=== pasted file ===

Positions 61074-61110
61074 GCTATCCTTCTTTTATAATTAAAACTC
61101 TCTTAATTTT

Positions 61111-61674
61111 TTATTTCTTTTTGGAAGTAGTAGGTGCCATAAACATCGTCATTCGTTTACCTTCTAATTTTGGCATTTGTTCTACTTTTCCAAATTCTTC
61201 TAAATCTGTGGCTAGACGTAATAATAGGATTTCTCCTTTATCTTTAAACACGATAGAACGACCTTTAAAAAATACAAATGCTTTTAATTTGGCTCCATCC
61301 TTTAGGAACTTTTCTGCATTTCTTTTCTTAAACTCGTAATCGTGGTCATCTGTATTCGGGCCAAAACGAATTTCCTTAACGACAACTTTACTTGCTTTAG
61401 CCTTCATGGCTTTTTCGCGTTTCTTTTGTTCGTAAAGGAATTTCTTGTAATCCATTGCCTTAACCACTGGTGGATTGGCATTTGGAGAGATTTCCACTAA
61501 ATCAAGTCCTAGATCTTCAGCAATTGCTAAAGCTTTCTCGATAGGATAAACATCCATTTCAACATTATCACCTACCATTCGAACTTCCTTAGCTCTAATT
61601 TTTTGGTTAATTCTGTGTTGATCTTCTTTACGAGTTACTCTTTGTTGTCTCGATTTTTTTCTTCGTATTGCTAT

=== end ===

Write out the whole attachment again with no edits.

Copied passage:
Positions 61074-61110
61074 GCTATCCTTCTTTTATAATTAAAACTC
61101 TCTTAATTTT

Positions 61111-61674
61111 TTATTTCTTTTTGGAAGTAGTAGGTGCCATAAACATCGTCATTCGTTTACCTTCTAATTTTGGCATTTGTTCTACTTTTCCAAATTCTTC
61201 TAAATCTGTGGCTAGACGTAATAATAGGATTTCTCCTTTATCTTTAAACACGATAGAACGACCTTTAAAAAATACAAATGCTTTTAATTTGGCTCCATCC
61301 TTTAGGAACTTTTCTGCATTTCTTTTCTTAAACTCGTAATCGTGGTCATCTGTATTCGGGCCAAAACGAATTTCCTTAACGACAACTTTACTTGCTTTAG
61401 CCTTCATGGCTTTTTCGCGTTTCTTTTGTTCGTAAAGGAATTTCTTGTAATCCATTGCCTTAACCACTGGTGGATTGGCATTTGGAGAGATTTCCACTAA
61501 ATCAAGTCCTAGATCTTCAGCAATTGCTAAAGCTTTCTCGATAGGATAAACATCCATTTCAACATTATCACCTACCATTCGAACTTCCTTAGCTCTAATT
61601 TTTTGGTTAATTCTGTGTTGATCTTCTTTACGAGTTACTCTTTGTTGTCTCGATTTTTTTCTTCGTATTGCTAT